POLITICS

Conservatives Have No 'Master Plan' For Where Spending Cuts Will Come From, Admits Chris Grayling

28/04/2015 00:48 BST | Updated 28/04/2015 09:59 BST
Dave Thompson/PA Archive
Shadow Home Secretary Chris Grayling speaking at Association of Chief Police Officers' conference in Manchester.

The Conservative Party does not have a plan of where it will make public spending cuts should it win the election on May 7, justice secretary Chris Grayling has admitted.

David Cameron has said the Conservatives will make £30bn of savings over the next two years and eradicate deficit by 2017-18. But the Institute for Fiscal Studies (IFS) has said voters remain "somewhere in the dark" over where any cuts will come from.

Conservative ministers, including George Osborne and culture secretary Sajid Javid, have struggled in media interviews to explain where the axe will fall as well as where the party will find the money to fund commitments such as an extra £8bn for the NHS.

Speaking at a general election debate in Finchley, north London, on Monday evening, Grayling was challenged over the detail of the Conservative Party's public spending plans.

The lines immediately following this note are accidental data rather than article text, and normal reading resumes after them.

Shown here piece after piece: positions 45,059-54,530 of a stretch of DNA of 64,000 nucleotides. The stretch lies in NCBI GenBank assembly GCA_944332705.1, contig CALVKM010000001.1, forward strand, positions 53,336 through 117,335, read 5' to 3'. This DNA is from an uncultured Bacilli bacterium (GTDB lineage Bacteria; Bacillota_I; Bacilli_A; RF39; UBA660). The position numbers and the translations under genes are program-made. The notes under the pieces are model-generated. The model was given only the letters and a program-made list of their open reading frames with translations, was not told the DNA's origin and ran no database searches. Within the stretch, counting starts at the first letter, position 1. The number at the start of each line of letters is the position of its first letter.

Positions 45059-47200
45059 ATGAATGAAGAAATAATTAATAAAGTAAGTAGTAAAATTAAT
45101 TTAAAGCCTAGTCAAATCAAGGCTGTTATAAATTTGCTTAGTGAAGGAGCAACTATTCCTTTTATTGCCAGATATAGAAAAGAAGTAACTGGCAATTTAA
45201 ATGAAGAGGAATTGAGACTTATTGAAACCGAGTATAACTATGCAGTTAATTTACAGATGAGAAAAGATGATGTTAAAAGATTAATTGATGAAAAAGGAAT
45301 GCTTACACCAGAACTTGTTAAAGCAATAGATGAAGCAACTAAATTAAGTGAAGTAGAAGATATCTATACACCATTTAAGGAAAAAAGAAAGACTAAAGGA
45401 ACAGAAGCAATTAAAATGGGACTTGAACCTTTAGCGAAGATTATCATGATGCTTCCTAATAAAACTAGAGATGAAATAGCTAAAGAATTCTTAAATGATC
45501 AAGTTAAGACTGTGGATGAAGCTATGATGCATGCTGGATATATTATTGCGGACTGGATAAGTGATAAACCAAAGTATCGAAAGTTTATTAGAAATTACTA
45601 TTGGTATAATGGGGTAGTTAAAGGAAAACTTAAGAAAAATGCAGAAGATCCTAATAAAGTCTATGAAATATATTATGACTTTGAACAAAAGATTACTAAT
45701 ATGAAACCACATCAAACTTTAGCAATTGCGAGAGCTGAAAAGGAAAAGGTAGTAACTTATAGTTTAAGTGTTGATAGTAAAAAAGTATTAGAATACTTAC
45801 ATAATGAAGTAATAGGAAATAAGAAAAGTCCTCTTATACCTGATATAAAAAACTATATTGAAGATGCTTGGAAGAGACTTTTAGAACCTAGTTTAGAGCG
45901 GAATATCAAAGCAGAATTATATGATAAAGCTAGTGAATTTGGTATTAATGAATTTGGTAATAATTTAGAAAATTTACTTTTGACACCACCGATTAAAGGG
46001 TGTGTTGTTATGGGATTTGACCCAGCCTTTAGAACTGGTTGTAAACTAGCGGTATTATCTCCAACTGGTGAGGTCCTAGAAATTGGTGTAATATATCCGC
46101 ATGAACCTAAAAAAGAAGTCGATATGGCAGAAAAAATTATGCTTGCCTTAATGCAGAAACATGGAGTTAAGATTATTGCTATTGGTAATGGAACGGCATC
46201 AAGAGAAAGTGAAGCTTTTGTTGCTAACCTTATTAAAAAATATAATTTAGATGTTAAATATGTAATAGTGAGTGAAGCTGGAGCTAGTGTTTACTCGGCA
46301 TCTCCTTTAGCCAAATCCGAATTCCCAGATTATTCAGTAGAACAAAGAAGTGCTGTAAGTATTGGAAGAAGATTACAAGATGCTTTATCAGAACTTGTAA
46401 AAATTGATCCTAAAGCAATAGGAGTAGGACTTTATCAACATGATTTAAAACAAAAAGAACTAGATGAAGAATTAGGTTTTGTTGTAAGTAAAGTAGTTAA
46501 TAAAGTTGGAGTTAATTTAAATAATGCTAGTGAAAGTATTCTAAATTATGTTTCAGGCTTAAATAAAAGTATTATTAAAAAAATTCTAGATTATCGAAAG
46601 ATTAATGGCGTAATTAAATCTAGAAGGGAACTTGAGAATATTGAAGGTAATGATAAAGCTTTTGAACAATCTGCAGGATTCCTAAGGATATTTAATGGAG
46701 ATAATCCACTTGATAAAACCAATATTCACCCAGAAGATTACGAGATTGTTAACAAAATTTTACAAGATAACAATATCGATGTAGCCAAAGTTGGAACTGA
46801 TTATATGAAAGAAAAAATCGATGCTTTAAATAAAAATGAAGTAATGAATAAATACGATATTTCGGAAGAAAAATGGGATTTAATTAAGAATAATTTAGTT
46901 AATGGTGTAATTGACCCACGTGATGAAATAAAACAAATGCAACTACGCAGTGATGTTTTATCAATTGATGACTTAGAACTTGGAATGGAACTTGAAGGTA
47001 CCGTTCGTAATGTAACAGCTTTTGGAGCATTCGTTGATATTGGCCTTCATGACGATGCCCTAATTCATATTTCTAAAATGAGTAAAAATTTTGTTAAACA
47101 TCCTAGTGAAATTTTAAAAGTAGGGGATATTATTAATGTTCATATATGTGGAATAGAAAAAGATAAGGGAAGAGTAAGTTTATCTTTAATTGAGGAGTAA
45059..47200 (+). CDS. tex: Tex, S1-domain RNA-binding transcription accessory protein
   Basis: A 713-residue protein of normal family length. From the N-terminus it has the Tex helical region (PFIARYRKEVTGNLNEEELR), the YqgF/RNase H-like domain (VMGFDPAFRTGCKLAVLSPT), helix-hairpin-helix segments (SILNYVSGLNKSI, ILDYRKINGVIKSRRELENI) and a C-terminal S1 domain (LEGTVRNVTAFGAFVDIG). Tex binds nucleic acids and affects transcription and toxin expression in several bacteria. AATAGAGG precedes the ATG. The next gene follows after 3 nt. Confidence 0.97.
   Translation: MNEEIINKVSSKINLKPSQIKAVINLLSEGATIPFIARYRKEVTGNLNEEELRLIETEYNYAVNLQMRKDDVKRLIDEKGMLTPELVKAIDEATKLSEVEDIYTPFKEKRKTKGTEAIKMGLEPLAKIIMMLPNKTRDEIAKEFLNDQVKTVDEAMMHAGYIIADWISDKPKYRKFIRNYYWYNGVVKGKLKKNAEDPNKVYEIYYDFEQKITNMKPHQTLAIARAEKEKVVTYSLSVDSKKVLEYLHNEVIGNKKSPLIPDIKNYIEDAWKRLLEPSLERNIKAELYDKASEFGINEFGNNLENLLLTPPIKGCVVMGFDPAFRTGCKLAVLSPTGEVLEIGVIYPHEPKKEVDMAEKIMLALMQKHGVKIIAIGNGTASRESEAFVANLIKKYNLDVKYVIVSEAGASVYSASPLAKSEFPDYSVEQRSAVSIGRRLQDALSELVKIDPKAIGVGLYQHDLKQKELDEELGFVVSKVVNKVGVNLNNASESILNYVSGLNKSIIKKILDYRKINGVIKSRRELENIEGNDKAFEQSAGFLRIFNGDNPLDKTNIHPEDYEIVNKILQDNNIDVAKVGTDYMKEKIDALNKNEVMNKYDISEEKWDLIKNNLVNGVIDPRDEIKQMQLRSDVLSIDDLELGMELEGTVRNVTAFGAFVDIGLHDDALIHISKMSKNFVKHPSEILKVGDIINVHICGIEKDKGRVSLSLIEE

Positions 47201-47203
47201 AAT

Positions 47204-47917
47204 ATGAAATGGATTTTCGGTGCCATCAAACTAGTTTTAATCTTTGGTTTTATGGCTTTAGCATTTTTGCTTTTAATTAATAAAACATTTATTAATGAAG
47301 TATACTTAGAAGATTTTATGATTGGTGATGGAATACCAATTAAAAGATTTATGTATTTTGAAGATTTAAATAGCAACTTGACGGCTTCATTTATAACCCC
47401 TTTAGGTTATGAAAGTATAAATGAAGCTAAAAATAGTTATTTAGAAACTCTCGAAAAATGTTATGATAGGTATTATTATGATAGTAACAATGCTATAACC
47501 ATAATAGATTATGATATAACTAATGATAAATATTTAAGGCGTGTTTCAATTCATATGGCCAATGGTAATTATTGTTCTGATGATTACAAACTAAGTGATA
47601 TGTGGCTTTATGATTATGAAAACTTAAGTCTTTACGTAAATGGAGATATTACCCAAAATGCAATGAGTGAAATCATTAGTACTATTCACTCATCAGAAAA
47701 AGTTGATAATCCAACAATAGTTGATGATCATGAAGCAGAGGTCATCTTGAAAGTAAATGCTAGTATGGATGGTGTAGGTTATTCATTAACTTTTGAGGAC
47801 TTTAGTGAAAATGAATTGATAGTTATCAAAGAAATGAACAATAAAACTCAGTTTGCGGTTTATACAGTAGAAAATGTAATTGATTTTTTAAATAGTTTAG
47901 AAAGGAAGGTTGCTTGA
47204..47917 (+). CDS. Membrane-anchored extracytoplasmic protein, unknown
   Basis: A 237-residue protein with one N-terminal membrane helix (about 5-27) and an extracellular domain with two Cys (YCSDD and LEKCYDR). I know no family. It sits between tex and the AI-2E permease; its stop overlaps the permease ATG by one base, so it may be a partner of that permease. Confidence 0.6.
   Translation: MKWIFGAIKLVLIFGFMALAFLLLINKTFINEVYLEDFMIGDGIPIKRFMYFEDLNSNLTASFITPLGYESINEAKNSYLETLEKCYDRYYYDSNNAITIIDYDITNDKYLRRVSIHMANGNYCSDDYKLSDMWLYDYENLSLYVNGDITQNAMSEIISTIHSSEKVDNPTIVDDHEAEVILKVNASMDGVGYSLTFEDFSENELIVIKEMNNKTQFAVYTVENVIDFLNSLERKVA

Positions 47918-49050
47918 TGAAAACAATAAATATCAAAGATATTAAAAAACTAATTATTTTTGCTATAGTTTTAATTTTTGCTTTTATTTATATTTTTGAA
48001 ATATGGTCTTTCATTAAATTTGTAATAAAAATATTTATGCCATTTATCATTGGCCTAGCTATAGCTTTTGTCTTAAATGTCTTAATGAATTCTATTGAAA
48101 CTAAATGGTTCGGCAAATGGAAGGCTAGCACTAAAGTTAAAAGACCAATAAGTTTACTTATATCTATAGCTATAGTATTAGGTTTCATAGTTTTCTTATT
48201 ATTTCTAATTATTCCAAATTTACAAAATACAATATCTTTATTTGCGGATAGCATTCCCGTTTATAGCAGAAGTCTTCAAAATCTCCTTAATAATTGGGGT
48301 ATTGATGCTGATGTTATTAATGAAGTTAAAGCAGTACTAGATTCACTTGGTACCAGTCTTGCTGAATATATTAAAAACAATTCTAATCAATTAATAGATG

"At the moment we've got some things that are in the pipeline that we have already done, others that we we will have to start. This is an ongoing programme," he said.

"My point is, we have already demonstrated we can do this. And no, we haven't taken all the decisions at this point. There isn't some master plan sitting there waiting to be deployed the day after the election."

Grayling made the admission after the host, Sky News' Samantha Simmonds, said the Conservatives had simply been "tinkering around the edges" when it came to letting voters know where cuts would be made. "Is it the case, actually, the party doesn't know?" she had asked.

The IFS has been critical of all the main parties for failing to adequately explain to voters how they will meet their spending commitments. "Unfortunately, the electorate is at best armed with only an incomplete picture of what they can expect from any of these four parties," the think-tank concluded in a recent report that examined the manifestos.